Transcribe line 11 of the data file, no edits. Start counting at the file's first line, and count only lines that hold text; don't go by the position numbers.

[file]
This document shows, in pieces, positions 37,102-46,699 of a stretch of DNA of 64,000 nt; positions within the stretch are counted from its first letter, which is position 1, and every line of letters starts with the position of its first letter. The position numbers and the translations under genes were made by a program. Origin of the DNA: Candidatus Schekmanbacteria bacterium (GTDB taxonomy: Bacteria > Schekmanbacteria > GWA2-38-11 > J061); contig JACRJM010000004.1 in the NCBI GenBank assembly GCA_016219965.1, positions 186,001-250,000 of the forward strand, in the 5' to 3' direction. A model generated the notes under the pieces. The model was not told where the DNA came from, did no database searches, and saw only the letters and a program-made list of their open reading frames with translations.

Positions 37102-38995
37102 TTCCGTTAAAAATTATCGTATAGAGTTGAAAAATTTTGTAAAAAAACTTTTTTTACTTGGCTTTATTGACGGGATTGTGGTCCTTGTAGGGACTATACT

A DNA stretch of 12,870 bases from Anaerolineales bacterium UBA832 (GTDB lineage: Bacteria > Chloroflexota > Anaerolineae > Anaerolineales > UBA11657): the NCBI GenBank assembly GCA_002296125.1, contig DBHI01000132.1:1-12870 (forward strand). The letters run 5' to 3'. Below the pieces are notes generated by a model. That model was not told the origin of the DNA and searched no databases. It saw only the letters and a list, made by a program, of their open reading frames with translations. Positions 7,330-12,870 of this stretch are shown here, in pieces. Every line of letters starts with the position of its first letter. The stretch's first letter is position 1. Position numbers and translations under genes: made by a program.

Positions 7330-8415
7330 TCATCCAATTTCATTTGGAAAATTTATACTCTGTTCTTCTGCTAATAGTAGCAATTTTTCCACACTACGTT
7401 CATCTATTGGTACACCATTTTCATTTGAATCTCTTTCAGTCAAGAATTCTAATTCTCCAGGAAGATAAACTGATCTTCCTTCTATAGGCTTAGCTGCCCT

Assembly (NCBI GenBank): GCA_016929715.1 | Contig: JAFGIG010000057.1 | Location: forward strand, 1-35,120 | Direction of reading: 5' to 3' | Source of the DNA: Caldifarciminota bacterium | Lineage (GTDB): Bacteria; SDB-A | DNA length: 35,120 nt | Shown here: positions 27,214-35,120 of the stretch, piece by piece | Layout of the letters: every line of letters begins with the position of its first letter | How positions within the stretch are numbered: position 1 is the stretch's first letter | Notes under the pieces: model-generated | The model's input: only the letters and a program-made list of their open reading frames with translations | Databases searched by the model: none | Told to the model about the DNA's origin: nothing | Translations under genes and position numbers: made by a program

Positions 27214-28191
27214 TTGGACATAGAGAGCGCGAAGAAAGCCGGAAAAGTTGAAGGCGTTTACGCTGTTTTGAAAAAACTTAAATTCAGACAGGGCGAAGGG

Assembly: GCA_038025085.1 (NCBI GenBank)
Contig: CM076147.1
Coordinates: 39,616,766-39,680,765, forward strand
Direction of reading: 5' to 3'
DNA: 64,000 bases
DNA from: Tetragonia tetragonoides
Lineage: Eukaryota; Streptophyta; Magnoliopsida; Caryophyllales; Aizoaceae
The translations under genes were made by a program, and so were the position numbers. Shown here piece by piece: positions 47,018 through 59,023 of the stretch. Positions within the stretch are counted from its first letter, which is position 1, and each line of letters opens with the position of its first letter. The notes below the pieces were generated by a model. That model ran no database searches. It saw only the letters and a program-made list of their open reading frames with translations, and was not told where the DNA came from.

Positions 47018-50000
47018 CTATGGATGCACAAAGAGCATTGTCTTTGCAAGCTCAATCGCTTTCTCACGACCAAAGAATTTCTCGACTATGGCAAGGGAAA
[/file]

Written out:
Assembly: GCA_038025085.1 (NCBI GenBank)